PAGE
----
Controversy over the Green Release mechanic aside, I believe it’s fair to call this one of the most significant improvements to shooting in basketball video games. It was well-received in the Current Gen releases, and it’s great that it was able to be added to the PlayStation 3/Xbox 360 version as well. However, it’s a little weird to go back and see the meter from the PC/PS4/X1 version implemented in the PS3/360 release, with its outdated graphics. Everything else about the game looks and feels very similar to NBA 2K14, but jumpshots feel…well, Next Gen. It’s a bit jarring to see, but certainly welcome. Adopting those new mechanics alone made it better than its predecessor.
In terms of modes, NBA 2K15 for PS3/360 retained the complement found in NBA 2K14 for those platforms. Like the prior gen console versions of NBA 2K14, but unlike the PC release, it included a now-unplayable MyTEAM mode. It didn’t have MyGM or the new MyLEAGUE mode, but the franchise experience was available via the familiar Association, which by that point was pleasingly deep and robust anyway. Training Camp was still there to provide onboarding, along with the free practice modes. In fact, this was superior to the practice facilities in the flagship version of NBA 2K15. The new 2KU featured videos, but no actual interactive tutorials.
With Kevin Durant replacing LeBron James as the cover player, the Path to Greatness mode from NBA 2K14 was naturally removed. The PS3/360 version of NBA 2K15 did have its own exclusive mode however: 2K Heroes. It was based on a conversation in which Michael Jordan selected the four players he’d run with in a pick-up game, with eight players (including MJ) naming their squads. It was actually a charitable initiative, with gamers playing online head-to-head games to earn wins for each player’s squad. Whichever squad accumulated the most wins between launch and the All-Star Weekend earned a donation to the charity of the player’s choice from 2K.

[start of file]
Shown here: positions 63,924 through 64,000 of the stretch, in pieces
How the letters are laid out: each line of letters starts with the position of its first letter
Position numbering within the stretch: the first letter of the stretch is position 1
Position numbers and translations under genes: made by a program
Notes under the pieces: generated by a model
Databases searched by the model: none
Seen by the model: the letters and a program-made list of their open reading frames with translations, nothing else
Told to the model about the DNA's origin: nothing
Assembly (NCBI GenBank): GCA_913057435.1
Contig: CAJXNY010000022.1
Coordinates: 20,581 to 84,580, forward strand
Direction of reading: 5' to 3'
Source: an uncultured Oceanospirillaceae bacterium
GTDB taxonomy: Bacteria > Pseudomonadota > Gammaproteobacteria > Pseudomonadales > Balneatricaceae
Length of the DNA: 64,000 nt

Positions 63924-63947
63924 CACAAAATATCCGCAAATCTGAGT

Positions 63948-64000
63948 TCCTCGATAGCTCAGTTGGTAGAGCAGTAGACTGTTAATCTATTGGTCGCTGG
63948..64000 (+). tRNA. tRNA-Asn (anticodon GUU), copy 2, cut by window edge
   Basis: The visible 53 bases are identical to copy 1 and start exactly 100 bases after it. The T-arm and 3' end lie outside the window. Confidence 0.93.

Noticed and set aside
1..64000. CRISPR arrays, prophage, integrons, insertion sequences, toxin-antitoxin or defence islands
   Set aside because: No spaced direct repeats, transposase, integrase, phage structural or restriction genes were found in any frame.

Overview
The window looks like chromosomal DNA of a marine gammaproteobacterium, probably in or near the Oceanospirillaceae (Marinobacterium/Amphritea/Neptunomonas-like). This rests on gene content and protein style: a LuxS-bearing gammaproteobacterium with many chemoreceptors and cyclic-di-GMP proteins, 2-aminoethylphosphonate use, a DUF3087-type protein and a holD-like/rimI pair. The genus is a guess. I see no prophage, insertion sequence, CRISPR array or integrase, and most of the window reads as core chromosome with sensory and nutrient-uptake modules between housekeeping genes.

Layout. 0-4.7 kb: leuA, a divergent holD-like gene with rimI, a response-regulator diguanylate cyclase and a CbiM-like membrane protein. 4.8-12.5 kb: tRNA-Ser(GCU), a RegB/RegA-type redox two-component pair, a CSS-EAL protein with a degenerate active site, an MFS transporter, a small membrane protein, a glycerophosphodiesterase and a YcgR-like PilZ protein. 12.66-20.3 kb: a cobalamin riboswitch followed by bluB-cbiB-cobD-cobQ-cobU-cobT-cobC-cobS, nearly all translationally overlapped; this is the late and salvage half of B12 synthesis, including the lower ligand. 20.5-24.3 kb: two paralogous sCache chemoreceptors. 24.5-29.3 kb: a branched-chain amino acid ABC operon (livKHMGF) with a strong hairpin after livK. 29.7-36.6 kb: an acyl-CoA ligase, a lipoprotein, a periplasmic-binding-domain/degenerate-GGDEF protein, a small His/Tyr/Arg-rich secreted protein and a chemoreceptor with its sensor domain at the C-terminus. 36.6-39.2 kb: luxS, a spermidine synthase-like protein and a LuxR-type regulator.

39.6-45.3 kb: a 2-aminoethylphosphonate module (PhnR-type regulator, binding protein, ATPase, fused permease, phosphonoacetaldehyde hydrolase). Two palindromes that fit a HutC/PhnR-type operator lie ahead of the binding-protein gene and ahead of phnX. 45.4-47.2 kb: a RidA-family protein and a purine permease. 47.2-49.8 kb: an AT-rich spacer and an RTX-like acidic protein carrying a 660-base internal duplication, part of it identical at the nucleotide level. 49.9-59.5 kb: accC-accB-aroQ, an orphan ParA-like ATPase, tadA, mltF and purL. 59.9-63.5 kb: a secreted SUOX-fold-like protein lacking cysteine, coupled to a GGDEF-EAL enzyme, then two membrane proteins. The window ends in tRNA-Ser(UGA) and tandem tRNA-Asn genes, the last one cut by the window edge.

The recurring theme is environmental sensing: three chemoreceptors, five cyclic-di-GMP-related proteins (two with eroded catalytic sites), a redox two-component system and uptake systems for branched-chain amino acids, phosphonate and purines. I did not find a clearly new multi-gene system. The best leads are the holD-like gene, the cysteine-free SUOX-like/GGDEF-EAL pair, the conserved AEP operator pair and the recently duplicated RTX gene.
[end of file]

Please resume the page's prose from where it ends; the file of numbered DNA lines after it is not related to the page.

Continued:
Crew mode also returned as an exclusive to the PS3/360 version of NBA 2K15, which didn’t thrill gamers who wanted to see it implemented on Current Gen. The mode wasn’t quite the same as before; indeed, it bore a much greater resemblance to 2K Pro-Am, which would debut in the PC/PS4/X1 version of NBA 2K16. Unlike 2K Pro-Am, beginning a game with less than five users filled the squad with real NBA players from the chosen team, rather than generic AI players. Frankly, that’s what Pro-Am should’ve done as well! Like Be a Pro in the PS2 version of NBA Live 09, it was an example of a great idea making into the prior gen release, only to be left behind.
MyCAREER didn’t utilise any kind of story, though it did incorporate VC. VC was also naturally used in MyTEAM, and to unlock NBA players in the revamped Crew mode. VGChartz lists NBA 2K15 as selling a combined three million units on the Xbox 360 and PlayStation 3, which still accounts for a significant amount of the copies sold worldwide. While I don’t have any figures available to me, it seems a safe bet that the prior gen version therefore still contributed a healthy amount of recurrent revenue that year. NBA 2K16 sold a combined 1.8 million copies on 360 and PS3, a drop of about 40%. Clearly, more and more gamers had upgraded by 2015.